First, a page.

Thursday, June 17, 2010

George Novack on socialism & humanism, revisited

I broached this subject elsewhere in a previous post: Socialism & Humanism: Novack & Mattick.

Recently, in the process of googling, I came across this piece:

Psychoanalysis and the “empty place” of psychology within Marxism by Frank Brenner

I've been to this site before. My distaste for sectarian Trotskyism (is there another kind?) notwithstanding, I usually get one or two useful bits out of these internecine debates. Somewhere in his essay Brenner criticizes Novack's 1973 book Humanism and Socialism. Brenner manages to pinpoint weak points in Novack's argument, for example, on the question of human nature. Novack's book is similar to the two 1959 articles cited in my earlier post, albeit an expansion of the same themes. Little changed in 15 years for Novack, it seems.

There are certain things I like about some of Novack's philosophical books, most of which, I think, were published in the '70s, but unlike Novack, I changed quite a bit over any 15-year period you can name, and his abstract schematism and Trotskyist dogmatism are more striking and harder for me to take now.

There is also the fact that in the 1970s some Marxist intellectuals could still get away with the conception of lawlike social causality and the virtually inevitable future prospects of socialism despite the wrenching historical detours of the 20th century. The circumstances of today would necessitate a rewriting of arguments like these, except I suppose among still-resolute sectarians.

My critique of Novack stands, but I may have more to add when I've (re-)read his book. Given my own experiences with the secular humanist movement, I'd certainly write a badly needed critique differently.

Presumably one of Novack's concerns, and certainly one of mine, is how to orient oneself with respect to the organized humanist movement, which was in fact organizing itself at the same time Novack latched on to Marxism. What really is bourgeois or proletarian humanism? In organized movements, involving Marxists for instance, "humanism" was a banner of both Stalinists and anti-Stalinists. Proletarian humanists also latched onto the bourgeois humanist movement. (Mark Starr, who started out as a leftist and war resister in Wales and ended up as a labor bureaucrat in the USA is a prime example. He wrote an article in the late '40s about John Dewey and signed the Second Humanist Manifesto.) I don't find this taxonomy terribly useful to clarify the relationship between humanism and socialism.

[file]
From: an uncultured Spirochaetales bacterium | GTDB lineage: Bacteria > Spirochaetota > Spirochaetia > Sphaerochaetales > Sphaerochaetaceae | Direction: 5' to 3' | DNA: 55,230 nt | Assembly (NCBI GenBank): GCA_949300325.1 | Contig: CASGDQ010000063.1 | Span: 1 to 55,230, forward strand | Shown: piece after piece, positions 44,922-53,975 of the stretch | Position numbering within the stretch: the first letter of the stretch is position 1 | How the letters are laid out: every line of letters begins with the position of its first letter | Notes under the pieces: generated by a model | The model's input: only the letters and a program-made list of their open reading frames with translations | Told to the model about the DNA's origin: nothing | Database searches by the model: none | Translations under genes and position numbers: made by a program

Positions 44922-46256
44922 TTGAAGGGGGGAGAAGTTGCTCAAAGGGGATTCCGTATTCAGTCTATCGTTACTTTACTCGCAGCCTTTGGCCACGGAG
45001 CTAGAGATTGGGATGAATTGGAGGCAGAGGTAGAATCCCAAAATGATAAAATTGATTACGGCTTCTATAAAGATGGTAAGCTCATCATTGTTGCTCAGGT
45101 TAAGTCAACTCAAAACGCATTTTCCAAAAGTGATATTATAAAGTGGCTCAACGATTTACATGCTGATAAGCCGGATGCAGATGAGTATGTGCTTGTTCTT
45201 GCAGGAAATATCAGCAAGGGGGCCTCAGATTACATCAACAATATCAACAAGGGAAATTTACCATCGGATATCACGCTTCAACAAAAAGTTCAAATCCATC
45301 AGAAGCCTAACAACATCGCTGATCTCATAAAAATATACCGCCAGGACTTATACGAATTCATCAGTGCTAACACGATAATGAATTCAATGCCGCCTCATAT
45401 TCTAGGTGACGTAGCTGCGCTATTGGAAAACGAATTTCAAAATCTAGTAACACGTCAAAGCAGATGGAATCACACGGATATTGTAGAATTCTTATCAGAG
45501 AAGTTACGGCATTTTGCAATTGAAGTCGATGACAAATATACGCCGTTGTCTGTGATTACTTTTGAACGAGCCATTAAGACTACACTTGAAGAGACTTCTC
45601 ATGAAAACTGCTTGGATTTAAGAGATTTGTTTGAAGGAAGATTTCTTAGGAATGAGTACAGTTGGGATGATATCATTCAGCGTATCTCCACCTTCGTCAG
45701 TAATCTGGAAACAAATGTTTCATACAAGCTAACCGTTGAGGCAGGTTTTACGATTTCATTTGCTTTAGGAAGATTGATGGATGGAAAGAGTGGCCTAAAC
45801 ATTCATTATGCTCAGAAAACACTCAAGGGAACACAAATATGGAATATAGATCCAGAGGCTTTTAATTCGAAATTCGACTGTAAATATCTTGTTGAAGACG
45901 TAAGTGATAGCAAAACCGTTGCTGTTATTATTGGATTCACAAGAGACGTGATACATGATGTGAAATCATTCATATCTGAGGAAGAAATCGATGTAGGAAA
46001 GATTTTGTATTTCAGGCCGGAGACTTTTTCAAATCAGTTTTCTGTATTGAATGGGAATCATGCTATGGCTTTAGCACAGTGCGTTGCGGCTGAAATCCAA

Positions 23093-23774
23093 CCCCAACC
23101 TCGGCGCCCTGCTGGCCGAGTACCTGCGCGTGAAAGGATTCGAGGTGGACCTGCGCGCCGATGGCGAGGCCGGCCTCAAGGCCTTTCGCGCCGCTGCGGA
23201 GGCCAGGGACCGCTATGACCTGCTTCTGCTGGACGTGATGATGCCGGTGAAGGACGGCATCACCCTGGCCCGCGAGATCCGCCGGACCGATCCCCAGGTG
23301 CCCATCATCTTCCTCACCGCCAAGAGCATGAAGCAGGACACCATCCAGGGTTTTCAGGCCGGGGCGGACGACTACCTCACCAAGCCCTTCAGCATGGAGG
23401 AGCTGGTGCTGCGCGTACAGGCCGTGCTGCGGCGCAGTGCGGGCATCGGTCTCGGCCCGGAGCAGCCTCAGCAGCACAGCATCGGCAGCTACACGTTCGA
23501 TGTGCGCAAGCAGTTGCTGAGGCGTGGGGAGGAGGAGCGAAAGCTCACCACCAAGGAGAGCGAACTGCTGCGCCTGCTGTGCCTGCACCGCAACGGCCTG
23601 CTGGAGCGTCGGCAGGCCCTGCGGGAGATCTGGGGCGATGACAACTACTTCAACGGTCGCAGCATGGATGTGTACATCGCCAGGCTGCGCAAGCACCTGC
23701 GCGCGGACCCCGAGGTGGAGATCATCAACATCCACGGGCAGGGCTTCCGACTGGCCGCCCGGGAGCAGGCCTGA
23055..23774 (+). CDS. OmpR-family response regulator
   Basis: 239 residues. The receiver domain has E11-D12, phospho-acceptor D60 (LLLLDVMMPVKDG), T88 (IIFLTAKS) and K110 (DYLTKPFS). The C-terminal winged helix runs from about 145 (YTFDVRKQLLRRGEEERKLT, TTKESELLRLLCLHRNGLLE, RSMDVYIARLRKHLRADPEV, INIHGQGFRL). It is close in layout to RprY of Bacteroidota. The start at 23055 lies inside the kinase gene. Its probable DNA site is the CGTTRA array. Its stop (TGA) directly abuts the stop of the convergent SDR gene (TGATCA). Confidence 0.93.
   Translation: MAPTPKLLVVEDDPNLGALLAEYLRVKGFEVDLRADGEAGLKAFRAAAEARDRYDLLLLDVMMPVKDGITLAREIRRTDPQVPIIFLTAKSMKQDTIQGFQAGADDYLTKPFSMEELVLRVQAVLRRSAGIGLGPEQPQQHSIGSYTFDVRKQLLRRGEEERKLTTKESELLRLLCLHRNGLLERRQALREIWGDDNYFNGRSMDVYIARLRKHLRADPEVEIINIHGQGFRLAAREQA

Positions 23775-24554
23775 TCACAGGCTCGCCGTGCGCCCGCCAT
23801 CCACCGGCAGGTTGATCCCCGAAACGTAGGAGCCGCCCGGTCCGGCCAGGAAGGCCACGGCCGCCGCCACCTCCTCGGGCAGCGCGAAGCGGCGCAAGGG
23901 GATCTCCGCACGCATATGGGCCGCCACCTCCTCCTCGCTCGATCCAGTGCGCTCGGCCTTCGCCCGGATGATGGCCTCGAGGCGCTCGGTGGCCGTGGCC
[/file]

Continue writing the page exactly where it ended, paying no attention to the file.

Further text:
The first Humanist Manifesto was issued in 1933, an historical turning point for obvious reasons. Many of the contributors to this project were Unitarians who decided it was time to shed the previous theistic trappings of their denomination. The principle author was the philosopher Roy Wood Sellars, originator of a non-reductive materialist philosophy variously named critical realism, critical naturalism, emergent realism, and maybe something else I'm forgetting. Sellars was also a man with socialist leanings, though with no worked-out social theory that I'm aware of. Novack doesn't mention him, but of course he mentions others who signed on or got involved, such as Dewey and Corliss Lamont, whom Novack characterizes as liberal reformers who prefer to speak in abstractions about common ethical principles and human welfare in general, occluding the fundamental social facts and explanation of class antagonism. Apparently, Novack never updated himself from the 1930s, as far as the American movement was concerned (he did discuss dissident East European Marxist humanism), so of course he never analyzed what became of secular humanism as a result of McCarthyism and the Cold War. Hence we are stuck with these generalities and a few hoary examples. Arguing for a generic Marxist perspective, and one so flimsy that it cannot be used in practical or ideological interventions in the real world, does not much inspire me. Furthermore, the goal of influencing the way people think should not be from the perspective of getting them on board the correct vanguard party, but influencing their orientation in the practical situations in which they find themselves, which is all the harder to do as practical options become closed off.